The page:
Skinny could have cried foul and leaned on his cane, but he didn’t. He followed my lead and was industrious. He methodically went about dismantling his handy work board by board with a pry bar and a hammer, careful not to split the old wood. I liked his quiet demeanor and finesse.
I paused and looked across the property to the Home Depot, it was quit busy.
“See those guys hanging out in the Home Depot parking lot?” I asked, pointing to a group of Mexicans milling about near the back entrance.
Skinny looked up, nodded his head and went back to pulling on a stubborn nail.
“You speak any Spanish?” I asked.
“See, street talk. I grew up in Oakland near Fruitvale.”
“Good. They work hard,” I said, “but most of them fake it when it comes to English. If we hire a few of them you could speak your way around their jive, right?”
“Then that’s what we are going to do. We have a whole work force right here on our doorstep. I will pay you what I offered if you can get them to dismantle the rest of these buildings with the same care and finesse that you are using on your artwork.”
The kid looked from me to the Mexicans, then back to me. “Bossman?” he asked.
He grinned and dropped his hammer.
Bossman was going to fit him like a shirt.
Richard Rensberry, Author at QuickTurtle Books®
Skinny hobbled into the Tin Man’s at about 11:50. He had ditched the crutches for a cane. He gave me a little smile and a tip of the head.
I was delighted to see another small break in his armor. I stood and gave him a knuckle tap. “How’s the ankle?” I asked.
“Chillin,” he said.
“Skin,” I said, “this is my partner, Ned. Ned, Skin.”
They guardedly shook hands. Ned wasn’t a knuckle guy and Skin wasn’t a shaker; awkward.
“You up for a nice beefy hotdog down at the Costco?” I asked Skin.
Skinny looked around and seemingly finding he wasn’t the center of attention, he shrugged his shoulders and gestured. “After you, old man,” he said. Continue reading
Friday rolled down Market Street dripping heavy with fog. I was a little reticent about the future after being sucked into the underworld of Two Fingers Kim. I blew on my fingers and raised my collar as I hiked up Market street to meet Ned and Skinny.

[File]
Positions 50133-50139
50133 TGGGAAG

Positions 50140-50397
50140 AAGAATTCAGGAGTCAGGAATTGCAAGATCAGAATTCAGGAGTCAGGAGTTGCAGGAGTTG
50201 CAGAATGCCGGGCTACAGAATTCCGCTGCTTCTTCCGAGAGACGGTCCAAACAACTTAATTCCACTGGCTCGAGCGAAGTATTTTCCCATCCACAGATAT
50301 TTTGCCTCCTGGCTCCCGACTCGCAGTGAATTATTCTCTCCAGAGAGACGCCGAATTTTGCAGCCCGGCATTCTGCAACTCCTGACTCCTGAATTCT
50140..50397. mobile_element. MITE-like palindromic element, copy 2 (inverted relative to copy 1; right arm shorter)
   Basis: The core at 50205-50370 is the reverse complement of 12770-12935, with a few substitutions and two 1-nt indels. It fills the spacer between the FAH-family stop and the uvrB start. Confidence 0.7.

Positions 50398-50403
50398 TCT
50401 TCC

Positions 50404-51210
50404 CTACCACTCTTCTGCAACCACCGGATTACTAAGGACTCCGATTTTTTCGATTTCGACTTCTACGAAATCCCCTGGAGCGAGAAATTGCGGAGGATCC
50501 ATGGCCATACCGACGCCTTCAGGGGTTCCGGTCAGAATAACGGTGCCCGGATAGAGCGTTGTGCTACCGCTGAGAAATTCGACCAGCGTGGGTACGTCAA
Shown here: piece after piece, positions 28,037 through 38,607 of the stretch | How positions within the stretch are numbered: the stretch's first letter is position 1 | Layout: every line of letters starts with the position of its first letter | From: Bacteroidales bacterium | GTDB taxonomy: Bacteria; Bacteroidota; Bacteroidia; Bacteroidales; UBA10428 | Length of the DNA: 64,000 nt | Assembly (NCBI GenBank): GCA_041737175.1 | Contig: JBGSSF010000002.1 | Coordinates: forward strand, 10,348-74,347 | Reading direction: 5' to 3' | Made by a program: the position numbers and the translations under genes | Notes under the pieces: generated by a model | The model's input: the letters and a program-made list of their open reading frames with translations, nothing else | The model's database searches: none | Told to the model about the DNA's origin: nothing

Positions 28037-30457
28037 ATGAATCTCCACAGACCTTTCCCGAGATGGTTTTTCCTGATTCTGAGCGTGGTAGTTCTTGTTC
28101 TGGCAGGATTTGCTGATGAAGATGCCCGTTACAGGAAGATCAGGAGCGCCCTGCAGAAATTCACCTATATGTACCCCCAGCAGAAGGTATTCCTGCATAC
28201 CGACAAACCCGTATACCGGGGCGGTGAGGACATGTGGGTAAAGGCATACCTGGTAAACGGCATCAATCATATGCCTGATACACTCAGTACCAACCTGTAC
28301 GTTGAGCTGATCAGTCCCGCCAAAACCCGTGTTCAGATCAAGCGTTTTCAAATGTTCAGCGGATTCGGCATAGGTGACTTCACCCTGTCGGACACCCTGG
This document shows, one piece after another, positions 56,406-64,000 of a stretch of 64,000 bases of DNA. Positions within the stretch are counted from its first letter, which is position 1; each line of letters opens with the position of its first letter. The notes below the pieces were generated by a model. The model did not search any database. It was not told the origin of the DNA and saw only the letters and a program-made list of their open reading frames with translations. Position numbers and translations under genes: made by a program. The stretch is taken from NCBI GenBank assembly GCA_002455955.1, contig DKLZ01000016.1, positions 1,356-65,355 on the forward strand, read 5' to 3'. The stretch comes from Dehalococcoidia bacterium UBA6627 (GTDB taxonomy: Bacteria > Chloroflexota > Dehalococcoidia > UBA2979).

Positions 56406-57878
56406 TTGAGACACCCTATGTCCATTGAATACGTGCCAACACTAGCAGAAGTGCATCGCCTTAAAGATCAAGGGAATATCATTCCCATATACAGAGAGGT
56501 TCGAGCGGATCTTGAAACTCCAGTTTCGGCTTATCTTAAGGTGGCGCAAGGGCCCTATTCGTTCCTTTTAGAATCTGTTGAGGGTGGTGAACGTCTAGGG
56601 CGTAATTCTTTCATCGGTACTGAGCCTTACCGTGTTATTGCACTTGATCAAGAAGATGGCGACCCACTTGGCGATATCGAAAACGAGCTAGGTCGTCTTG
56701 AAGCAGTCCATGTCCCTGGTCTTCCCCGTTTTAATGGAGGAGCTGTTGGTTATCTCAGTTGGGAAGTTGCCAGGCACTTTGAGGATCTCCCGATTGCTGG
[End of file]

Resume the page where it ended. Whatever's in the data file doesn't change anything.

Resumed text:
I shook Ned’s hand out in front of Tin Man’s Doughnuts at 11:30 AM and it was still bone chilling and damp. When we walked inside out of the cold Skinny was no where to be found, so Ned and I got a cup of coffee and sat at the table near the window where Two Fingers had met with the Vulture. While we killed some time, I decided to fill Ned in on my little foray into detective work.
“The heavyset kid is a runner for Two Fingers.” I said.
“That Korean is bad news,” Ned voiced and took a sip of hot coffee. He shook his head and pursed his lips in disgust.
“I agree,” I said, “he’s seasoned, mean and smarter than I first thought.”
“Smart wasn’t the adjective I had in mind,” Ned answered.
“But he is. He knows what he is doing. He has some business savvy and he’s got it figured out so that others will take the fall when the heat shows up.”
“The fat kid. You have a talk with him?” Ned asked.
“We have an ongoing relationship you might say.”
“What the hell we getting ourselves into Sugar?” Ned asked with true concern.
“Life,” I said, “we’re too darn young to just fold up or walk away.”
Richard Rensberry, Author at QuickTurtle Books®
I Saw It Coming, Parts 1-10 for anyone that would like to catch up and read my series without searching through my archives. I hope this makes it easy to join me as the story progresses. The Author.
I Saw It Coming
by Richard Rensberry
I hike everyday. It is energizing and allows my spirit to open up to my surroundings. I am able to observe with the spirit’s eye and see universes beyond the physical reality of things. I am delighted to take photographs and collect artifacts like feathers and wood for use in recreating what I have seen in my imagination. Continue reading
Painting by Richard Rensberry
the sun is piercing bright.
My eyes burn, water and blur
blind and shut. They seek
the darkness and comfort
of earth beneath snow
as white and deep as January. Continue reading
Minimalist artist Jeff Quiros captures the essence of a person in a few squiggles. Check out his art work. Visit him at http://www.jeffquiros.com
This one is called Lipz
Question Continue reading
I soon discovered that the Vulture had been recruited as a delivery boy. He was dispensing the goods and rather efficiently to Kim’s clients.
I needed to get out ahead of him if I wanted to witness a transaction, so when the Vulture left Market St. to go down fifth, I moved on down Market and went into a t-shirt shop that Two Fingers had solicited when I had been tailing him. I cruised down one of the aisles to the rear of the store near a set of stairs and parked myself behind a rack of Giant’s pullovers. I pretended to browse with interest through the shirts. Continue reading